Journal of Anesthesia

, Volume 33, Issue 5, pp 594–599 | Cite as

Resting pupil size is a predictor of hypotension after induction of general anesthesia

  • Ryohei MiyazakiEmail author
  • Makoto Sumie
  • Tadashi Kandabashi
  • Ken Yamaura
Original Article



Arterial hypotension is a major adverse effect of general anesthesia. Patients with pre-existing autonomic dysfunction are at greater risk of hypotension. This study was performed to examine whether objective measurement of the pupillary light reflex is predictive of intraoperative hypotension.


We studied 79 patients who underwent scheduled surgery under general anesthesia. Patients with severe cardiovascular disease or receiving antihypertensive agents were excluded. The light reflex was measured preoperatively using a portable infrared pupillometer, and the hemodynamic parameters were obtained from the anesthesia records. The patients were divided into two groups according to the development of hypotension: the hypotension and normotension groups. Multivariate logistic regression analysis was performed to determine the pupil parameters predictive of hypotension.


Patients in the hypotension group were older and had a greater pupil size or constriction velocity than those in the normotension group. Logistic regression analysis showed that post-induction hypotension was significantly associated with maximum pupil size or constriction velocity after adjustment for age and other clinical variables. Latency of the light reflex and the percent reduction of pupil size were not associated with hypotension. Age was a relatively strong predictor of hypotension; other confounding factors were not associated with hypotension.


Measurement of maximum pupil size is useful to identify patients at risk for intraoperative hypotension. The influence of age must be considered during measurement of the pupil response.

Clinical trial number



Pupillary light reflex Hypotension General anesthesia 



We thank Angela Morben, DVM, ELS, from Edanz Group (, for editing a draft of this manuscript.


Support was provided solely from departmental sources.

Compliance with ethical standards

Conflict of interest

The authors declare no competing interests.


  1. 1.
    van Waes JA, van Klei WA, Wijeysundera DN, van Wolfswinkel L, Lindsay TF, Beattie WS. Association between intraoperative hypotension and myocardial injury after vascular surgery. Anesthesiology. 2016;124:35–44.CrossRefGoogle Scholar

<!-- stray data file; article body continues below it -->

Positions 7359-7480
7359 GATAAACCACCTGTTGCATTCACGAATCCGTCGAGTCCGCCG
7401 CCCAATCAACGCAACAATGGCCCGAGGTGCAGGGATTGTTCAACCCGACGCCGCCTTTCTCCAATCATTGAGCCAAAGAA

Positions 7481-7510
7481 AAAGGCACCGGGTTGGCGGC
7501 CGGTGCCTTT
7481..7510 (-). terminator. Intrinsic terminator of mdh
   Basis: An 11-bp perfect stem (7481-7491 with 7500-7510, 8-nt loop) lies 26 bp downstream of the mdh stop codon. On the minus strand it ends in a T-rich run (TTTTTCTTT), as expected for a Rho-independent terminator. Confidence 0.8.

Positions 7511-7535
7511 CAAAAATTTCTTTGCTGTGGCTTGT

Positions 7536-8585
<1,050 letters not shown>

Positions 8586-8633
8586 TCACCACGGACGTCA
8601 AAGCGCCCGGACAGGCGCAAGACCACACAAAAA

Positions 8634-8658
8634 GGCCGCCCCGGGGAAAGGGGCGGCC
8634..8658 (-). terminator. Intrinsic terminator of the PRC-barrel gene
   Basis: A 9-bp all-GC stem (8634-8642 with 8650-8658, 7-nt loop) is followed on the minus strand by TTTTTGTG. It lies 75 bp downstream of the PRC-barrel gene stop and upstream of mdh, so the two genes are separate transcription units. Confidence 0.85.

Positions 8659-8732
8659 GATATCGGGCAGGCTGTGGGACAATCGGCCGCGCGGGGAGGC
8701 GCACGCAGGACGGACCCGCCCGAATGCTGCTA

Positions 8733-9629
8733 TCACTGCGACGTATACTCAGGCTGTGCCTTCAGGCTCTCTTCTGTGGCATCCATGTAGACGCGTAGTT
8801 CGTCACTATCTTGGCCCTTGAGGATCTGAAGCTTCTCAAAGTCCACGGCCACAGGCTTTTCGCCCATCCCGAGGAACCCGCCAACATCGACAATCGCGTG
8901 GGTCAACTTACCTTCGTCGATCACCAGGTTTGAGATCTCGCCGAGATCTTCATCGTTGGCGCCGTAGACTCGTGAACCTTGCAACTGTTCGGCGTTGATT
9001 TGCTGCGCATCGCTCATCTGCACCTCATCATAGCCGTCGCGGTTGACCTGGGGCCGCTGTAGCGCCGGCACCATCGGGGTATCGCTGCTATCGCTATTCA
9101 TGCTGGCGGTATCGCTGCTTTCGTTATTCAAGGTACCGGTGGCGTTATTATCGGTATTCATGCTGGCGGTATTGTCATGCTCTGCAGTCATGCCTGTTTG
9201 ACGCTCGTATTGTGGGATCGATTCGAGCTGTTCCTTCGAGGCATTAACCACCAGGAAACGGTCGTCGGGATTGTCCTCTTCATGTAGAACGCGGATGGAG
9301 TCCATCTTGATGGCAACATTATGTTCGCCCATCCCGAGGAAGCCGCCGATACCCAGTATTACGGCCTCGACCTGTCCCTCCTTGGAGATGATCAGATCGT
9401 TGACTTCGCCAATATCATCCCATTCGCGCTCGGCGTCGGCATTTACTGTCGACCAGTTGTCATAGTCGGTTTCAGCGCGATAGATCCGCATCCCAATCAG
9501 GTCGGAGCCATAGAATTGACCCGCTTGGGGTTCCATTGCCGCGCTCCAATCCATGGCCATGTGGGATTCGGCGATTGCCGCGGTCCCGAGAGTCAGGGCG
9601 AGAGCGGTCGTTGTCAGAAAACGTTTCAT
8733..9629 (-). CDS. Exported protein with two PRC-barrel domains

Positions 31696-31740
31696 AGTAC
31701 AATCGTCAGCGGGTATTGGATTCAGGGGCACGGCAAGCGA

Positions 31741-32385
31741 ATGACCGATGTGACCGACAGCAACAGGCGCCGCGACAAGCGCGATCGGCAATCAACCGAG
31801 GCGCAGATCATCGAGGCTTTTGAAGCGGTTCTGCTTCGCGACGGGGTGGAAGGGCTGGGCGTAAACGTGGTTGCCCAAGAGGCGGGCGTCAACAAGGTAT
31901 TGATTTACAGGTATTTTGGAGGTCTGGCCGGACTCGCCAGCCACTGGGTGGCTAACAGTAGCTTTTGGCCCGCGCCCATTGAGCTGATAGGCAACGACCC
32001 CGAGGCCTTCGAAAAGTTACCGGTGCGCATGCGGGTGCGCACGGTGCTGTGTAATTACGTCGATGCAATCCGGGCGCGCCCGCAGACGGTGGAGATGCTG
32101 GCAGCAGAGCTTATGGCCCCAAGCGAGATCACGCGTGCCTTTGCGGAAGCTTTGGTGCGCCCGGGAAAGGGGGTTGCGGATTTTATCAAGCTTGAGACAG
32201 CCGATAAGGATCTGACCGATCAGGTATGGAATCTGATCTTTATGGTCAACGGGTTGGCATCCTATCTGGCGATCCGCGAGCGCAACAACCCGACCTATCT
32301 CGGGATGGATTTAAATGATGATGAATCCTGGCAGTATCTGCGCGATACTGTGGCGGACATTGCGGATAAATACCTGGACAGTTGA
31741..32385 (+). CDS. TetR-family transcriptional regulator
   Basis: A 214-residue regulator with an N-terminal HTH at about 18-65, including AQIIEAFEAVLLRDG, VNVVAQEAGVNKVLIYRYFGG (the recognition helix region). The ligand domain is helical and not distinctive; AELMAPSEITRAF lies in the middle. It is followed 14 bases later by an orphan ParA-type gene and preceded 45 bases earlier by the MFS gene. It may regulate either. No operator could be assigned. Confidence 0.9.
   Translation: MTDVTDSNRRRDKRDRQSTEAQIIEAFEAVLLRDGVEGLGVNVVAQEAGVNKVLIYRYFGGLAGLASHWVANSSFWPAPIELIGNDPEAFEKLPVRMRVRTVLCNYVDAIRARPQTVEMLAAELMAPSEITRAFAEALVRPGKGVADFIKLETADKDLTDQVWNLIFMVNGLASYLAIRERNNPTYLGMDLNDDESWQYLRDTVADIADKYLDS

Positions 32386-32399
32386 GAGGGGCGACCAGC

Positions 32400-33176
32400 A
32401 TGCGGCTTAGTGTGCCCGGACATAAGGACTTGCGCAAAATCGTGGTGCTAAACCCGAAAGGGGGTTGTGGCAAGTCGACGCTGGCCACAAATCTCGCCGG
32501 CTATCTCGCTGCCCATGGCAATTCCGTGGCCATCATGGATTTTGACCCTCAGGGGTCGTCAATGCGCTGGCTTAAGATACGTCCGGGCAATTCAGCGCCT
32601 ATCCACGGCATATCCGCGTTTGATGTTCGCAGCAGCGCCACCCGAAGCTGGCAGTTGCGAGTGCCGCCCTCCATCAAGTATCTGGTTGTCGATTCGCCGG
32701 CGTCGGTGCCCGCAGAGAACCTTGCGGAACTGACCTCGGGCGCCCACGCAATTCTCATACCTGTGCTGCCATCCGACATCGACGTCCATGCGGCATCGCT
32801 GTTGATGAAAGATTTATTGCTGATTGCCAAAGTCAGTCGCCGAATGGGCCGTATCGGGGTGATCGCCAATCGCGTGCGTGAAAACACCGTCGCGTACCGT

2. 2.
    Bijker JB, Persoon S, Peelen LM, Moons KG, Kalkman CJ, Kappelle LJ, van Klei WA. Intraoperative hypotension and perioperative ischemic stroke after general surgery: a nested case–control study. Anesthesiology. 2012;116:658–64.CrossRefGoogle Scholar
  3. 3.
    Maheshwari K, Turan A, Mao G, Yang D, Niazi AK, Agarwal D, Sessler DI, Kurz A. The association of hypotension during non-cardiac surgery, before and after skin incision, with postoperative acute kidney injury: a retrospective cohort analysis. Anaesthesia. 2018;73:1223–8.CrossRefGoogle Scholar
  4. 4.
    Tassoudis V, Vretzakis G, Petsiti A, Stamatiou G, Bouzia K, Melekos M, Tzovaras G. Impact of intraoperative hypotension on hospital stay in major abdominal surgery. J Anesth. 2011;25:492–9.CrossRefGoogle Scholar
  5. 5.
    Monk TG, Bronsert MR, Henderson WG, Mangione MP, Sum-Ping ST, Bentt DR, Nguyen JD, Richman JS, Meguid RA, Hammermeister KE. Association between intraoperative hypotension and hypertension and 30-day postoperative mortality in noncardiac surgery. Anesthesiology. 2015;123:307–19.CrossRefGoogle Scholar
  6. 6.
    Reich DL, Hossain S, Krol M, Baez B, Patel P, Bernstein A, Bodian CA. Predictors of hypotension after induction of general anesthesia. Anesth Analg. 2005;101:622–8.CrossRefGoogle Scholar
  7. 7.
    Südfeld S, Brechnitz S, Wagner JY, Reese PC, Pinnschmidt HO, Reuter DA, Saugel B. Post-induction hypotension and early intraoperative hypotension associated with general anaesthesia. Br J Anaesth. 2017;119:57–64.CrossRefGoogle Scholar
  8. 8.
    Burgos LG, Ebert TJ, Asiddao C, Turner LA, Pattison CZ, Wang-Cheng R, Kampine JP. Increased intraoperative cardiovascular morbidity in diabetics with autonomic neuropathy. Anesthesiology. 1989;70:591–7.CrossRefGoogle Scholar
  9. 9.
    Bein B, Hanss R, Scholz J, Tonner PH. Pre-operative measurement of heart rate variability and incidence of hypotension. Acta Anaesthesiol Scand. 2006;50:1170–1.CrossRefGoogle Scholar